The Government Should prepare and take measures for Dealing with Long Dry Season this year

Over the past weekend, numerous cities in the region of Southeast Asia experience sweltering temperatures and in the grip of a record-breaking heat wave. As reported by CNBC news,  the temperature of several cities has reach over 40 degrees Celsius. It was reported last week, the temperature in Tuong Duong, a city in Vietnam, reached a record high of 44.2 degrees Celsius. Luang Prabang, a city in Laos, saw a record-high temperature of 43.5 degrees Celsius. Bangkok also experienced a high temperature of 41 degrees Celsius, Singapore hit 37 degrees Celsius, and Manila 38.8 degree Celsius.  
According to a recent press release from the World Meteorological Organization (WMO) the global temperatures is expected to increase to a record levels in the next five years, influenced by greenhouse effects’ heat trapping and El Niño event that expected to develop in the coming months. The CNBC news also reported the boiling temperatures can be associated to the combination of problems, including lower rainfall, El Niño, and the weather pattern (incoming dry season). Combining this with the human-induced climate change (i.e., air pollution) might increase health related problem and risks to the food security, water management and the environment, thus we need to be prepared.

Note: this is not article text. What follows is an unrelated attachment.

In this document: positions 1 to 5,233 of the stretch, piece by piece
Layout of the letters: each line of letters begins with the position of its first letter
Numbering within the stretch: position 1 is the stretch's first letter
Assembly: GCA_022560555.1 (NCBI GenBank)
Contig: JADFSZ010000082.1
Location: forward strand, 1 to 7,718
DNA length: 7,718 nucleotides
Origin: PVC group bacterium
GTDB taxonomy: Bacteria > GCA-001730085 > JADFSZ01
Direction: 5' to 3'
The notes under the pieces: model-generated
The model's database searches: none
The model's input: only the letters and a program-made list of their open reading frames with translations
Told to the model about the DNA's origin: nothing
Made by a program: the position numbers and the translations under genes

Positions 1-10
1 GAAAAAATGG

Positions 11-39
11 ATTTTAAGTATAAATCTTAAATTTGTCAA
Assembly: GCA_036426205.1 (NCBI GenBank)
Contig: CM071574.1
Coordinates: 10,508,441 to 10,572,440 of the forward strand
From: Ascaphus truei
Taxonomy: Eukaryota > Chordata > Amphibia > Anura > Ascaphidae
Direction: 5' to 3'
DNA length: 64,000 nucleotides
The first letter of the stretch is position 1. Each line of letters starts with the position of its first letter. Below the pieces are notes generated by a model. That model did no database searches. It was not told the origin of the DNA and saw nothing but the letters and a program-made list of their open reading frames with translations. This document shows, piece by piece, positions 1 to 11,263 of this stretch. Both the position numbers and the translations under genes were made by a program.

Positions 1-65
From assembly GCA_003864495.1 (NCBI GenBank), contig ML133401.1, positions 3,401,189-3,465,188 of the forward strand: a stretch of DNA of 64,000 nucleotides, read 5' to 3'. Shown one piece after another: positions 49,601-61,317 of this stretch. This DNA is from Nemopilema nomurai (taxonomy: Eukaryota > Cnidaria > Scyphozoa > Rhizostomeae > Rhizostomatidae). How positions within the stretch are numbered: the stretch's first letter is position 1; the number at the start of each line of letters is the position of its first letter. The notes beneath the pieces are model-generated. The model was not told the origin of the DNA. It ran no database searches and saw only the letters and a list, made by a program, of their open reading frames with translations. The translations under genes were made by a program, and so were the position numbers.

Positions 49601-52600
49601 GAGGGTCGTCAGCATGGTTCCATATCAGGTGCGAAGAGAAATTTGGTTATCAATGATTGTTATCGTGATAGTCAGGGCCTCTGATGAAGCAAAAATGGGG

In term of water management, the effect was experienced by the Penang and Kedahan community in Malaysia. According to the news from The Star, an overnight system failure along Sungai Muda led to a dry water tap. Thus, the community ‘raided’ supermarkets for drinking water bottles. In addition, many foods vendor closed as they could not prepared the ingredients without water. Penang water daily usage per person reached above 300 litres last year, the highest in the country. This situation in Penang, and are likely to happen in another countries in the region is a wakeup call for a government to put water security into their priority.